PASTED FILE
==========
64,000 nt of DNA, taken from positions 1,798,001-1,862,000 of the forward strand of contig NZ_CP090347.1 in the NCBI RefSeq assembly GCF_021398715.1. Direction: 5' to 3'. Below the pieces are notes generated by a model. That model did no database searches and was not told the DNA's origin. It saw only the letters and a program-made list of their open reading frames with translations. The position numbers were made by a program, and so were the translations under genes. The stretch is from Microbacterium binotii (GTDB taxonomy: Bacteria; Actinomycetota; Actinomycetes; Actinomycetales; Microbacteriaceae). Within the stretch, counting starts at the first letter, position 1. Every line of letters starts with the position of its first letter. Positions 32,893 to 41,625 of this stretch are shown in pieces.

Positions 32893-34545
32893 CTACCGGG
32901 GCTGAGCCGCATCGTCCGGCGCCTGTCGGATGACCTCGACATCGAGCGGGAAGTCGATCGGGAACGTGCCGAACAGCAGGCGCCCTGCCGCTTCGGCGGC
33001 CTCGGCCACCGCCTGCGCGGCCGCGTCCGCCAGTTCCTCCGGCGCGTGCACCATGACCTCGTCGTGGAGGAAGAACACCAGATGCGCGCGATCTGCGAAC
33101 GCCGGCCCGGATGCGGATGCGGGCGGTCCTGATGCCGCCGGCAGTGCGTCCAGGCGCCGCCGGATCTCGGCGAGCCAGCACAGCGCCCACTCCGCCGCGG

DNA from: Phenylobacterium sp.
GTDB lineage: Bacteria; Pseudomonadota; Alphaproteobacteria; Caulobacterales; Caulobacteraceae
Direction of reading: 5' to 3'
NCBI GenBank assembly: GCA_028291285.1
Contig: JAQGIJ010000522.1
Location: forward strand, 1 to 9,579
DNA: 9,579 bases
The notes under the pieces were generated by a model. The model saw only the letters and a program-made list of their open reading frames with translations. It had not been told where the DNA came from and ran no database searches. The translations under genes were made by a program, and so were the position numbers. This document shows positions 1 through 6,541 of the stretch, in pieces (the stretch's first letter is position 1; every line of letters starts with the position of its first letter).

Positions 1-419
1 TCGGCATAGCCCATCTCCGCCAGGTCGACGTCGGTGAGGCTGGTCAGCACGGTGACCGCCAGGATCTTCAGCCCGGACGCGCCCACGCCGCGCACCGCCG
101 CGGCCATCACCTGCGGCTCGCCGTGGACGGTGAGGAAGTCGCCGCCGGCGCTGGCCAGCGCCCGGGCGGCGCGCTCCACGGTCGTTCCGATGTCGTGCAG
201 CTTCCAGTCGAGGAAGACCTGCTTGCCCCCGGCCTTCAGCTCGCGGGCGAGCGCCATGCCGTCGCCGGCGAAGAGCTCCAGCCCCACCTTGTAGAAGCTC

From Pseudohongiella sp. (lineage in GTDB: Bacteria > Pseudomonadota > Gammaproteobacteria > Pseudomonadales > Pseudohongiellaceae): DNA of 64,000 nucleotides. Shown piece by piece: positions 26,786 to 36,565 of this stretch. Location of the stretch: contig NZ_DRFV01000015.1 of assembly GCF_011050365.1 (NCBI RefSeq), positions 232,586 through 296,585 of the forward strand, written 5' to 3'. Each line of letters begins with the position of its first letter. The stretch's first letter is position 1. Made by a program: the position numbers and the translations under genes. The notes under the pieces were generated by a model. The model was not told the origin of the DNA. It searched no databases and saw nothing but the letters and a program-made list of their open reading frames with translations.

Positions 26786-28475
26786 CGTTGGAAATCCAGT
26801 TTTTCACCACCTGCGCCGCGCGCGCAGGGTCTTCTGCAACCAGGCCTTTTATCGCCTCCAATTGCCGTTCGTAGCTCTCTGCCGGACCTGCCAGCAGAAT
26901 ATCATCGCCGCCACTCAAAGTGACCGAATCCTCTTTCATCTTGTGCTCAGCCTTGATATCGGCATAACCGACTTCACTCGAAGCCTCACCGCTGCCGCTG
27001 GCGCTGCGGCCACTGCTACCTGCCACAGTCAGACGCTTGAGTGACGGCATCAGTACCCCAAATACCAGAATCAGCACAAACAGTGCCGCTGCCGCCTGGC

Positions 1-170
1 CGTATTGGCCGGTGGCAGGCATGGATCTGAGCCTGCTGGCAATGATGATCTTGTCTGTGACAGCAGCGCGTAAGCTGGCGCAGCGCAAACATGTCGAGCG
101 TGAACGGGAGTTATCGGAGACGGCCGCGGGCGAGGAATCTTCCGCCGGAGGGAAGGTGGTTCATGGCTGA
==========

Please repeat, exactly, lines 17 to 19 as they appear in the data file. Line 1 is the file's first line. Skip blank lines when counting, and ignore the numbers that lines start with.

101 CGGCCATCACCTGCGGCTCGCCGTGGACGGTGAGGAAGTCGCCGCCGGCGCTGGCCAGCGCCCGGGCGGCGCGCTCCACGGTCGTTCCGATGTCGTGCAG
201 CTTCCAGTCGAGGAAGACCTGCTTGCCCCCGGCCTTCAGCTCGCGGGCGAGCGCCATGCCGTCGCCGGCGAAGAGCTCCAGCCCCACCTTGTAGAAGCTC

From Pseudohongiella sp. (lineage in GTDB: Bacteria > Pseudomonadota > Gammaproteobacteria > Pseudomonadales > Pseudohongiellaceae): DNA of 64,000 nucleotides. Shown piece by piece: positions 26,786 to 36,565 of this stretch. Location of the stretch: contig NZ_DRFV01000015.1 of assembly GCF_011050365.1 (NCBI RefSeq), positions 232,586 through 296,585 of the forward strand, written 5' to 3'. Each line of letters begins with the position of its first letter. The stretch's first letter is position 1. Made by a program: the position numbers and the translations under genes. The notes under the pieces were generated by a model. The model was not told the origin of the DNA. It searched no databases and saw nothing but the letters and a program-made list of their open reading frames with translations.